Norway Rat (rattus_norvegicus)

Roof rat (Rattus rattus).











Hearing footsteps coming from your attic?

Chances are it’s not the ghosts of Christmas or eight tiny reindeer.

There’s nothing quite like the sound of a rat in the wall or attic to keep you from a long winters nap.

Norway rats and roof rats like nothing more than snuggling up in a warm wad of insulation safe from the cold, wet and predators.

All it takes is one little opening and it isn’t long before mom, dad and the kids have settled in.  Next thing you know they’re raiding the cupboards like they are family or something.

Its not just footsteps that you will hear but every now and then one of these guys will get bored and start grooming their teeth by gnawing on the woodwork, or wiring, or dishwasher hose.  Whatever it is you can bet it will be dangerous, expensive or hard to replace.

There are rats native to North America that are woodland creatures and wouldn’t come into a house unless they were lost.

Norway rats and roof rats are referred to as old world rats.  Both originated in Asia and colonized Europe on ships.  They were eventually brought to the Americas the same way.

Many ships brought rats to the Americas, but Norway had a robust shipping trade in North America and the rats frequently seen leaving those ships were referred to as Norway rats.  Fair or not the name has stuck to this day.

Roof rats also arrived by ship and were named because of their squirrel like behavior and sightings of them running along the roof tops of old world cities.

The only good thing about having a rat in the house is that you won’t have mice at the same time.  Rats are hardwired to kill mice and they won’t live with them.  Beyond that it’s all down hill.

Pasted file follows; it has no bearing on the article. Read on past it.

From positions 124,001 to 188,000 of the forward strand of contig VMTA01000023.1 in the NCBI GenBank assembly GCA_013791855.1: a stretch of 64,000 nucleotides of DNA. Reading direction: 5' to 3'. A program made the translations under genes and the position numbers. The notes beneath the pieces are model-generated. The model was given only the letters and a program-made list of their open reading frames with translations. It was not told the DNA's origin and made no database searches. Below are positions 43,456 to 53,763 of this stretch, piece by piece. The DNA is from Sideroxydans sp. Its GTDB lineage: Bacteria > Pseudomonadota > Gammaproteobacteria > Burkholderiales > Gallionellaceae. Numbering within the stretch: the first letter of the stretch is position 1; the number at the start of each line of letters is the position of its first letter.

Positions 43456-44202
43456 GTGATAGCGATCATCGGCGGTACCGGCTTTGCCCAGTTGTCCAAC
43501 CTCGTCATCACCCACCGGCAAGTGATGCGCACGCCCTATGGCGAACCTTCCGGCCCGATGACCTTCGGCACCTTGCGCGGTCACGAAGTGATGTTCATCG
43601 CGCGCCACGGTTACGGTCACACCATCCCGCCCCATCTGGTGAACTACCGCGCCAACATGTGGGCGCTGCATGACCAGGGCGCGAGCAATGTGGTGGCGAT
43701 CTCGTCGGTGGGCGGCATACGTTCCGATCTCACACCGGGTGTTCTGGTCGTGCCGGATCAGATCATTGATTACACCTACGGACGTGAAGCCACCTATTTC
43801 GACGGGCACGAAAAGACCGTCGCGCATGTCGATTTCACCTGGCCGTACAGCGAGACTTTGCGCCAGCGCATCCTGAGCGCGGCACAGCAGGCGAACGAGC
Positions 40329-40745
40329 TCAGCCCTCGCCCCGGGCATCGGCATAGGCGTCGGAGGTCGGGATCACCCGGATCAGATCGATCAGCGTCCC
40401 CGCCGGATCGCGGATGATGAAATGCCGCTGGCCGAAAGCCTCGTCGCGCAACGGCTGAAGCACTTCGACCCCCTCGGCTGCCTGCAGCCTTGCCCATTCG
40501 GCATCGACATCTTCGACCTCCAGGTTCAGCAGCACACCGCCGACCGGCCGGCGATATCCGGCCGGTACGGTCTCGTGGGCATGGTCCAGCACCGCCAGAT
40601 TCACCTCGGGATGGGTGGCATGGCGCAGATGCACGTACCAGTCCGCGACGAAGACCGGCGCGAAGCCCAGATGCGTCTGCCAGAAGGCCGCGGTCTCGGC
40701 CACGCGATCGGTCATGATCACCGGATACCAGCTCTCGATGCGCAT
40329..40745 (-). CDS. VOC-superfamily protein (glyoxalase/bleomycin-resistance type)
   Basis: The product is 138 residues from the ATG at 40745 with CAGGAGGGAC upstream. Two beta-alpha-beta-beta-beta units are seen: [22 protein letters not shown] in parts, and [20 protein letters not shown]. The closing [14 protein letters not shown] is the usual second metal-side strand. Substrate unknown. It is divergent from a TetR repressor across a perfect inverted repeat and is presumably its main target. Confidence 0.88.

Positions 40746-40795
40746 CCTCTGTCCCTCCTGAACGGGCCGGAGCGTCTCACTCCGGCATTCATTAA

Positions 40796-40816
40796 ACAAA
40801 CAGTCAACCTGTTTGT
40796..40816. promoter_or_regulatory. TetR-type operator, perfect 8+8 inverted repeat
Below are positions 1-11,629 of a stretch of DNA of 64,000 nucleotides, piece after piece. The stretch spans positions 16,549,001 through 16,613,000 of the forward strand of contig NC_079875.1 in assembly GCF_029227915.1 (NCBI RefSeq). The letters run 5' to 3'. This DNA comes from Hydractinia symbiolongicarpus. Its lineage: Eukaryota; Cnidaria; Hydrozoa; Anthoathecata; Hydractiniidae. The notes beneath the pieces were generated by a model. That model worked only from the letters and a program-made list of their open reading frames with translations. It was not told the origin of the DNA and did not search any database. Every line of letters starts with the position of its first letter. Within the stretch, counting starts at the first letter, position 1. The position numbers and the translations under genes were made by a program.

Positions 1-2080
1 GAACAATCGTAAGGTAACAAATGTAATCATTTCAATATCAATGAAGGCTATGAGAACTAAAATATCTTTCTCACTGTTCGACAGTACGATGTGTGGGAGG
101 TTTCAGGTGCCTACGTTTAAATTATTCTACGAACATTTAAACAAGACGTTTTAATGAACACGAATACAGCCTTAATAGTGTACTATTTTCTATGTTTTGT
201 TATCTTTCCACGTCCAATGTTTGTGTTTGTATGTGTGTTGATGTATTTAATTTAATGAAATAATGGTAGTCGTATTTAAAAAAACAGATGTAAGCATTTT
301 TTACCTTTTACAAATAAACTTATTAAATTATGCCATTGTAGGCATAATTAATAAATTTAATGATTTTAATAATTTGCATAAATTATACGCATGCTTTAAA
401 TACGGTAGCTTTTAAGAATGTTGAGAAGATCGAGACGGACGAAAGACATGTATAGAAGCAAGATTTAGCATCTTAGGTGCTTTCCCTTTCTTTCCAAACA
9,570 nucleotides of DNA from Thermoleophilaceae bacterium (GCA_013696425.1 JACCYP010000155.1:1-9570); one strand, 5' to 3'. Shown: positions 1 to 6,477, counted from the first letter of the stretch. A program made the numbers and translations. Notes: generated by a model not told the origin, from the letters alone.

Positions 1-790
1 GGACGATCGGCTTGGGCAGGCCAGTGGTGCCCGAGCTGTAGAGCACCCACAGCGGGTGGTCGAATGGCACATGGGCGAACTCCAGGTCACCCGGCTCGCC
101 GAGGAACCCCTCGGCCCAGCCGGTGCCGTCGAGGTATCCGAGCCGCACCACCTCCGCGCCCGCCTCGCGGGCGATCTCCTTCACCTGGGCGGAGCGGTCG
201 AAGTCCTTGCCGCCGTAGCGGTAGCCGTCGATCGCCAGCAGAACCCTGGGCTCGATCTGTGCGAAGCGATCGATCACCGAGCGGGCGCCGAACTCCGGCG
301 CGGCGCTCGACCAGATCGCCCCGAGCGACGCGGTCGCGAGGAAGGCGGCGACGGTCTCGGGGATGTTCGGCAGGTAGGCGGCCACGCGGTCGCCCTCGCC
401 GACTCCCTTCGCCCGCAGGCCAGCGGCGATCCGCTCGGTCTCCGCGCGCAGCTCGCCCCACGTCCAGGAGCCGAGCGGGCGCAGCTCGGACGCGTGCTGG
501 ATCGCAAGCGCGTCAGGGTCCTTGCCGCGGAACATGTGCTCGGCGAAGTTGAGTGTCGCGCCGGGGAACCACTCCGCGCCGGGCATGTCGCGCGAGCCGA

Rats can do extensive damage to insulation in a very short time.

Depending on the number of animals and the availability of food a typical home can have its insulation rendered useless in as little as one year.
There are no definitive statistics on how many fires are caused by rodents chewing on wiring, but animals are frequently found electrocuted in walls when homes are remodeled.

Water leaks are often caused by rats chewing on plastic pipes.  They seem to have a particular taste for the hoses on dishwashers.

Heating systems can be disabled when rats chew on control wiring.  If a rat dies in or on heating ducts it can cause unbearable odor problems that will linger for months.

If a rat gets in your car you may spend a fortune trying to fix damage to wiring, insulation and upholstery.

These are just a few of the direct damages they can cause without addressing the risk for diseases.

With all the potential for damage there is no such thing as a good rat, unless it’s kept in a cage.

There are always going to be rats in urban communities, but there is no reason to encourage their proliferation.

Protect your home:

Keep foundation vent screens and crawlspace accesses in good repair.

Keep doors closed and thresholds in good repair, especially the overhead garage door.

Eliminate harborage:

Keep tree branches cut at least 5 feet away from the roof.

Keep grass mowed.

Store fire wood as far from your home as practical.

Don’t allow plants to grow against your home.

Don’t allow plant litter to accumulate in planting beds.

Don’t store anything against the foundation or walls or under decks.

Eliminate food:

Keep trash in a secure can with a lid on it.

Feed pets indoors.

Keep fruit trees on your property gleaned.

Don’t put up bird or wildlife feeders. ■

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